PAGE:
Biography of President Abraham Lincoln for Kids - Ducksters

Hebron (meaning "league" or "confederacy"), about 19 miles SSW of Jerusalem, close to the Tree of Mamre, where Abraham lived during several periods in his life (13:18; 14:13; 18:1), built an altar, and witnessed an appearance of the Lord. At Sarah's death, he purchased a burial cave at nearby Machpelah from Ephron the Hittite (23:1-20) . Numbers 32:22 says that Hebron was built seven years before the Egyptian city of Zoan (Tanis), probably a Hyksos building project, dating it at approximately 1700 BC, thought it had probably been inhabited since the Early Bronze period onward. The traditional site of the cave of Machpelah is now marked by a mosque, formerly a Crusader church. Little archaeological excavation has been done here.[21]

Site of the Annual Abraham Lincoln National Railsplitter Contest & Crafts Festival

Lincoln College is a private liberal arts college, fully accredited by the Higher Learning Commission. In a small, residential campus setting, the college uniquely empowers students to realize their full potential. Lincoln College has had a long tradition of personal education before the concept became universally popular. The tradition, guiding mission, faculty philosophy, student services, and low faculty-student ratio enable the college to provide the important element of individualized attention that makes the difference between failure and success for many students.


Abraham Lincoln: An Extraordinary Life - Tech Learning

About Lincoln College
Lincoln College is a private liberal arts college, fully accredited by the Higher Learning Commission. In a small, residential campus setting, the college uniquely empowers students to realize their full potential. Lincoln College has long fostered a personal approach to education. It has had a tradition of personal education before the concept became universally popular. The tradition, guiding mission, faculty philosophy, student services, and low faculty-student ratio enable the college to provide the important element of individualized attention that makes the difference between failure and success for many students.


general info | The Abraham Lincoln Institute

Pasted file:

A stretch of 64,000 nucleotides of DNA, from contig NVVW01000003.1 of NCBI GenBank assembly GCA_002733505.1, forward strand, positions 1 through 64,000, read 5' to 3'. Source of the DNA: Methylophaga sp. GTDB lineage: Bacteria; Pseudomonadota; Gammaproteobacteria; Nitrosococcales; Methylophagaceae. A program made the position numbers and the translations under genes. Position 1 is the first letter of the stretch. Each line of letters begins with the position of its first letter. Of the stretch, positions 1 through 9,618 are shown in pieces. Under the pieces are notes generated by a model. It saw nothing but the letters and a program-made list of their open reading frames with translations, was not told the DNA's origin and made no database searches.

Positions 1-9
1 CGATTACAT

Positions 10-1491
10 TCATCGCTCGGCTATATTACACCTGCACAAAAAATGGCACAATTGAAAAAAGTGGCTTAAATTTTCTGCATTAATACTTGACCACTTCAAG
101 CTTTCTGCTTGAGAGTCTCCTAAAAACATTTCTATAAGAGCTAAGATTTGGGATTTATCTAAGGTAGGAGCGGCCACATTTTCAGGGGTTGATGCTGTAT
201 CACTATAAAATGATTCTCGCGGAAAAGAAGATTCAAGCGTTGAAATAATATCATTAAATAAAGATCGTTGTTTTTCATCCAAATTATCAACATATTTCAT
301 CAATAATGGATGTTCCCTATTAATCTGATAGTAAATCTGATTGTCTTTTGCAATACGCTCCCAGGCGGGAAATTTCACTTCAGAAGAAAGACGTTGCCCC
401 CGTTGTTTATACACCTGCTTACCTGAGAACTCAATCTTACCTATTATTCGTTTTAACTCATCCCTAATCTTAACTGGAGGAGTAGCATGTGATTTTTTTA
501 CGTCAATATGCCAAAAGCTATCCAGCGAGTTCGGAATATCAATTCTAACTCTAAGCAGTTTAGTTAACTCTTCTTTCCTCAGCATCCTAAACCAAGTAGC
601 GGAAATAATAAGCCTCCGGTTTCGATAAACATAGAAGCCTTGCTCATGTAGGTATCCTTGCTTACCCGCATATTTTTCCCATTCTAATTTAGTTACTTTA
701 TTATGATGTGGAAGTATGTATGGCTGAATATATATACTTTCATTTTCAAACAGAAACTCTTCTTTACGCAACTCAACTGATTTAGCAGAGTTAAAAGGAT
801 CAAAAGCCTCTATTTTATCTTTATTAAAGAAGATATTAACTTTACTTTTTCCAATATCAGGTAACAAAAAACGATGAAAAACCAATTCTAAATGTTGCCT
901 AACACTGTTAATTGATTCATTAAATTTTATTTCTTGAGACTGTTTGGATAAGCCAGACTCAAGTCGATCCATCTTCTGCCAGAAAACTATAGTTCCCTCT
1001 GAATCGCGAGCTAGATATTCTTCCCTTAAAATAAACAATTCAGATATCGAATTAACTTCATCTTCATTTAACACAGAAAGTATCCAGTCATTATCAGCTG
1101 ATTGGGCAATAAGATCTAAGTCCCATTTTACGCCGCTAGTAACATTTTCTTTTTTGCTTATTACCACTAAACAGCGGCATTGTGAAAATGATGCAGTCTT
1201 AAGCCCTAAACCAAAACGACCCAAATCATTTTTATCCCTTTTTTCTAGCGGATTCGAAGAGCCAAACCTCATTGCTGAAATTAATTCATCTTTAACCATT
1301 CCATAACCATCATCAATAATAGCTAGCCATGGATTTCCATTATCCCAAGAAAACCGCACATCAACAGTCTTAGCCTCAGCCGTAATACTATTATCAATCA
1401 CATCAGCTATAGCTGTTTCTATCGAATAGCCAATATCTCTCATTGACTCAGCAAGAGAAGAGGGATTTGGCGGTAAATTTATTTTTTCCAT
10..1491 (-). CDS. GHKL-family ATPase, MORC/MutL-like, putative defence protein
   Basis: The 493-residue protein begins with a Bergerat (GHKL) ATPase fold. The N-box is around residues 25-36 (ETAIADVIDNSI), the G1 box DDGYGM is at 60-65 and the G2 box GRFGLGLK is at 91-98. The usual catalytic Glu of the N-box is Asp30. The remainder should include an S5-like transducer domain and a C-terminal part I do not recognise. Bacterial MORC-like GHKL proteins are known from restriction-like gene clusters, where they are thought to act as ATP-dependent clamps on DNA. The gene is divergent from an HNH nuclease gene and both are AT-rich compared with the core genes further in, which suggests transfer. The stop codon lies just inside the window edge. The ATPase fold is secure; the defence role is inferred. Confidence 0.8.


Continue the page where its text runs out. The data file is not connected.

Lincoln long believed in conceding unimportant points to political and legal rivals while he concentrated on the most important point. For Lincoln in the 1850s, the big point was preventing the spread of slavery. As President, the big point was preserving the Union – and then ending slavery as well. Historian Eric Foner wrote that “Through the crisis Lincoln displayed remarkable consistency. He proved willing to compromise on issues he had always considered inessential, but refused to countenance any concession that ran the risk of sundering the Republican party and surrendering the results of the election before his administration.”48

Abraham Lincoln - Mini Biography - Biography

Honesty was a key value for Lincoln throughout his life. Criticizing a well-to-do political opponent in the 1830s, young Lincoln said: “I would rather die now, than, like the gentleman, change my politics, and simultaneous with the change receive an office worth $3,000 per year, and then have to erect a lightning-rod over my house to protect a guilty conscience from an offended God.”32 In an 1846 letter, Lincoln wrote: “I believe it is an established maxim in morals that he who makes an assertion without knowing whether it is true or false, is guilty of falsehood; and the accidental truth of the assertion does not justify or excuse him.”33

Abraham Lincoln Pre-Presidential Political Timeline

But it was passage of the Kansas-Nebraska Act in 1854 that excited Mr. Lincoln to complex moral analysis and tough political action. He saw the legislation, sponsored by Illinois Senator Stephen A. Douglas, as an attack on the equality principle of the Declaration of Independence. The Declaration and the Constitution were fundamental to Lincoln’s values. Historian Mark E. Neely, Jr., wrote: “Although Lincoln took his economic ideas almost uncritically from the Whig party, his view of the American revolution more closely resembled that of the Jacksonian Democrats. Characteristically, Lincoln saw the United States as dating neither from Plymouth Rock nor from the Constitution, but from the Declaration of Independence.”16 It was the Declaration which was the bedrock of Lincoln’s principles.